When the RX 400h is braking or coasting, the two electric motors that drive the wheels also function as a generator to provide electricity to recharge the vehicle's batteries.

The hybrid system can work in separate gas or electric modes, as well as a mode that combines power from both. The computer-controlled powertrain seamlessly blends power from the V6 and electric drive motors and generator.

The electric motors can do most of the work during city driving. The RX 400h can use only electric power up to about 40 mph, which is why its city fuel economy number is higher than the highway figure. (It's the opposite with regular gasoline vehicles.) The hybrid's gas engine kicks in at higher speeds.

Seamless Operation
A driver doesn't feel the RX 400h changing operation modes, although there is a faint whine from the electric motor-generator units when slowing down at lower speeds, as if from an electric golf cart.

The system works with a continuously variable automatic transmission (CVT), which has no specific gear changes and thus makes the RX 400h accelerate more smoothly.

So far, so good. But the drive system is complicated and it's doubtful that anyone but a Lexus technician will touch it. Owners of the 400h thus best not get stranded far from a Lexus dealership.

Lively Acceleration
The RX 400h doesn't have the lazy highway acceleration of the first gas-electric hybrid autos. It was still accelerating hard at 80 mph, when driving circumstances forced me to slow down, and it accelerated with seemingly little effort. It does 0-60 mph in about 7 seconds, which is slightly faster than the RX 330 despite the hybrid's extra weight.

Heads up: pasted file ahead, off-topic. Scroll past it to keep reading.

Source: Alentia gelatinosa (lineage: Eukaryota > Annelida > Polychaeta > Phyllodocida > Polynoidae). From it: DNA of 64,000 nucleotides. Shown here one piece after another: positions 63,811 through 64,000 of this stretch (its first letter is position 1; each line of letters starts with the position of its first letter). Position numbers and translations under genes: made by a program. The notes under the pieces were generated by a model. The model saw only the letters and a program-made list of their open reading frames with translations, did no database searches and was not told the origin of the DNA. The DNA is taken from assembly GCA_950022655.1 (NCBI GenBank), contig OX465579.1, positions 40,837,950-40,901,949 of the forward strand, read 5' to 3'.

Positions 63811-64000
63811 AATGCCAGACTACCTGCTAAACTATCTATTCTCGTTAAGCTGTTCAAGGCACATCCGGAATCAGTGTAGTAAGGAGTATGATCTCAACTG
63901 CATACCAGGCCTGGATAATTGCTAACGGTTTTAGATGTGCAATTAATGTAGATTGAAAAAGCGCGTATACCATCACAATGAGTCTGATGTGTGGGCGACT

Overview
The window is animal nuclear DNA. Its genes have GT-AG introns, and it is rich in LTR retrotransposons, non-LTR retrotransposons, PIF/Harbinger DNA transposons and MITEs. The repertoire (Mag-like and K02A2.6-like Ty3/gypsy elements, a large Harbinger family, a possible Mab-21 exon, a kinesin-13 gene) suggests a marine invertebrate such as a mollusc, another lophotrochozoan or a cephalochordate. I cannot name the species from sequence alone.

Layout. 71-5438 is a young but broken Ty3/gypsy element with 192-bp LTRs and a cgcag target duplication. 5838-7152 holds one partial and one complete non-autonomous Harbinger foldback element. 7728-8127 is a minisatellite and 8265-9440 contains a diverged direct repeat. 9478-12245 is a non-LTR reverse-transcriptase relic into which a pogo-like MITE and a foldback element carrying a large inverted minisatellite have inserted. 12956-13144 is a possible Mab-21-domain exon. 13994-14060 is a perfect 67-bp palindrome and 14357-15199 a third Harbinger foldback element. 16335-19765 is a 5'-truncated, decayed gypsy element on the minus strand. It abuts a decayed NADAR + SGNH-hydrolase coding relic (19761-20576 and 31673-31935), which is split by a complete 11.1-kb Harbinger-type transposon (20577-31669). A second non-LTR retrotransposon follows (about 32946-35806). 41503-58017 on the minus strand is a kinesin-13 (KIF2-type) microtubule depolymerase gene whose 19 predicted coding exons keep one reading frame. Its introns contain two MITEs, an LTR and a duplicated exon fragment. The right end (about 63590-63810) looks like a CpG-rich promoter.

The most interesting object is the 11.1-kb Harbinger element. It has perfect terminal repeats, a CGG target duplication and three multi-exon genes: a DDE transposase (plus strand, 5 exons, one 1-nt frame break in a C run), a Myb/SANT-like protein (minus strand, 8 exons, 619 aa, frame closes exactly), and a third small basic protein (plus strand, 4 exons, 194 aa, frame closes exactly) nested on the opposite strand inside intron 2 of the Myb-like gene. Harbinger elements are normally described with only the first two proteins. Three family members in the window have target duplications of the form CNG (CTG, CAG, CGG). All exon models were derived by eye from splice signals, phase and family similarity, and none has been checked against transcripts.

The soft ride of the RX 400h is one indication that this is not a sports-oriented SUV. However, its decent suspension and rather large 18-inch tires help provide good handling.

The quick steering is rather heavy, but not objectionably so, and stopping distances are short. A new-generation vehicle stability control system helps prevent skids or slides.

Upscale Interior
Four tall adults easily fit in the quiet, upscale interior. There are supportive front bucket seats and fore-aft adjustment of the rear seat for added leg or cargo room. The back-lit gauges can be quickly read, but audio and climate controls are somewhat complicated. Rear vision is impeded by thick roof pillars.

Two nicely placed cupholders are in the front console, which also has a deep bin with a cover that flips opens in two sections. Rear power windows lower all the way, but it's difficult to stop the front ones after they're in up or down modes.

The cargo area is spacious, although its wide opening is rather high. Rear seatbacks flip forward and fold flat to increase cargo capacity.

The RX 400h gives Lexus a jump on rivals. It looks as if they'll be forced to offer a hybrid to match it—at the least for prestige purposes.


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BB06 - 9/3/2014 12:20:11 AM